My history with religious practice is rather inextricably tied up with being "on the road," as it were, which is to say my deepest practices have emerged and been refined while I have been away from what I'd consider my home and spiritual base.
This first occurred when I went away to undergraduate college in 1994, and was able to have a "non-secret" altar space in my room, have all of the books I owned on Paganism visible on shelves, and to actually have rituals take place in my living space. My involvement in the cultus of Antinous—which is now coming up on its ten-year anniversary next month—occurred quite unexpectedly just after I returned to a temporary residence abroad after having spent a month in the place where I was born visiting family and friends during an early summer break after the first full year of my doctoral program in Ireland.
As many of the deities with whom I deal are deities of communication, travel, and liminality (including Antinous, Hermes, Hanuman, and Lugus, the latter about whom I wrote in my own blog recently), I suppose it makes a great deal of sense that I often feel closest to them when I'm on the road, and interesting things often occur in such situations that occur far less often when I'm at home doing the usual daily and seasonal practices I've developed.
I've written before about certain practices that I do while commuting or working out, but I suspect that "religion on the road" for me is a much larger thing than simply what is done while in a process of travel. I'd like to explore a few of these matters in the present column, having just returned from a cross-continental trip for a particular academic conference, which many people consider a kind of annual "pilgrimage," but which I've only been able to do every other year for the past few years.
In the last month of 2011 and the first of 2012, I created a special edition of my recent book Devotio Antinoo: The Doctor's Notes, Volume One as a vade mecum in every sense of the word: a handy reference volume, and something that is to be taken with me wherever I go. If I happen to be going more than thirty miles from my home for several hours, or if I go somewhere overnight, I take this volume with me, not only because it has all of the information and devotional texts I might need in most circumstances within its pages, but because it is also a portable icon, shrine, and altar. I have a small assortment of photos, bookmarks, and postcards that I have collected over the last decade which have images of the deities to whom I am most dedicated, and I have a process each morning and each night of placing these out for my evening prayers, and then taking them up again in the morning and carrying them with me—these are not things that get left in the hotel room!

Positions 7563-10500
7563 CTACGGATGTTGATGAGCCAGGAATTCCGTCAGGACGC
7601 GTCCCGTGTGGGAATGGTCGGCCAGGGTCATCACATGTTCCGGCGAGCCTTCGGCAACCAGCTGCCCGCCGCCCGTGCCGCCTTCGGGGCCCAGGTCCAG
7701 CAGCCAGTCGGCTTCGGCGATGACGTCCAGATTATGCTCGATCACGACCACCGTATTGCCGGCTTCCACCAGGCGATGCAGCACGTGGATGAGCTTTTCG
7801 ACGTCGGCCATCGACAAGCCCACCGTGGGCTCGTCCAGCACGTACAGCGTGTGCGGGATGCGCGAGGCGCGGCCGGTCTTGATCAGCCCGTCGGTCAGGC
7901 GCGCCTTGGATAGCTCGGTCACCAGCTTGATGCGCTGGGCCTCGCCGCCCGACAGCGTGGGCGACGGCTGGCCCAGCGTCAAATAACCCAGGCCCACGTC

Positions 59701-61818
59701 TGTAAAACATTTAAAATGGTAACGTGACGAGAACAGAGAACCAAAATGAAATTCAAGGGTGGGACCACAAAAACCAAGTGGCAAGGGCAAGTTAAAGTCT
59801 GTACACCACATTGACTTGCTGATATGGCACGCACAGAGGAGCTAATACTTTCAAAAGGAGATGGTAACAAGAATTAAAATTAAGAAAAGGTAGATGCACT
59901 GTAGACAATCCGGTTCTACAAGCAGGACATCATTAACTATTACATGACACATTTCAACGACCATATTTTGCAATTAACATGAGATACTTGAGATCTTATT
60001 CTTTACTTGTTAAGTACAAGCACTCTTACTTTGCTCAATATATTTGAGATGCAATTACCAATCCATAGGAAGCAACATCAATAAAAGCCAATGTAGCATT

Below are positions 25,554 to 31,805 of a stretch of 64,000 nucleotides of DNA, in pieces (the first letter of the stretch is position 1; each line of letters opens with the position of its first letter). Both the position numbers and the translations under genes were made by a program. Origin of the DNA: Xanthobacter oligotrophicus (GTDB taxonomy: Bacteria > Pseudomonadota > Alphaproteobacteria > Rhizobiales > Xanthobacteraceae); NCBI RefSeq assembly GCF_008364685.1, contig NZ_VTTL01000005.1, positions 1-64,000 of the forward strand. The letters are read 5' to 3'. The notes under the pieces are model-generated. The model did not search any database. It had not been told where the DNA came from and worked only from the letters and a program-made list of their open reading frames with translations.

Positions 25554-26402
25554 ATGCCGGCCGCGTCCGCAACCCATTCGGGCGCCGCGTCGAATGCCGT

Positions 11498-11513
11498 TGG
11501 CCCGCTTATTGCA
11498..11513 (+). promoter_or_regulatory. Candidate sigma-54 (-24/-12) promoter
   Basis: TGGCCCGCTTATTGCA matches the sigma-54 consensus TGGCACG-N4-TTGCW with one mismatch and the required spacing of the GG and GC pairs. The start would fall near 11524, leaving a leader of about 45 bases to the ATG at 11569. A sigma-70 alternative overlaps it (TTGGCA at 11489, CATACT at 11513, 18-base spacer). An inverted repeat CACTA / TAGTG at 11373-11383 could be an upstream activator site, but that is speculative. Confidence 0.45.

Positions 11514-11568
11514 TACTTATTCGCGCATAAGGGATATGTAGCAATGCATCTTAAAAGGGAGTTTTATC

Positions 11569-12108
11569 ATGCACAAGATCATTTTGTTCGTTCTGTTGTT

A Catholic friend of mine, who I have not seen in two years, but who was present for the very first Foundation Day rituals I held for Antinous in 2002 and 2003, saw me at this conference I just attended. He expressed interest in seeing the contents of my "portable shrine," as I described it to several people at the conference who wondered why I wouldn't leave my bag at the table when I went to get more food from the buffet during lunch and such. After showing it to him, he not only thanked me for letting him see it, he also said, "As a Catholic, the notion of material sacrality is not at all foreign to me," and how very true that is! While I may not be carrying around the hem of Antinous' chiton on my person, nonetheless the items of my personal shrine are just as spirit-filled and god-inhabited as any relic of a saint in my friend's religion.
Something else that I was able to do on this trip is a matter that I'd highly suggest any modern Pagan do if they have a chance. Ever since I was young, I've always noticed where there are public chapels—in hospitals, for example, but also in airports. Several years back, when I was going through the airports in London quite frequently, I made it a point to visit these chapels when I had long layovers in both Heathrow and Stansted airports. In those, I found that often there was a relatively unadorned cross at the front of the room (in the domestic terminals, but not in the international ones!), but there also might be a small collection of religious texts—none of which were Pagan in focus. (Indeed, how would the choice of such a text even be determined, given the diversity of modern Paganism, and the fact that we are not a religion of the book but instead a religion of libraries?) There might also be prayer rugs for Muslims, and a qibla, a directional indicator so that Mecca can be located.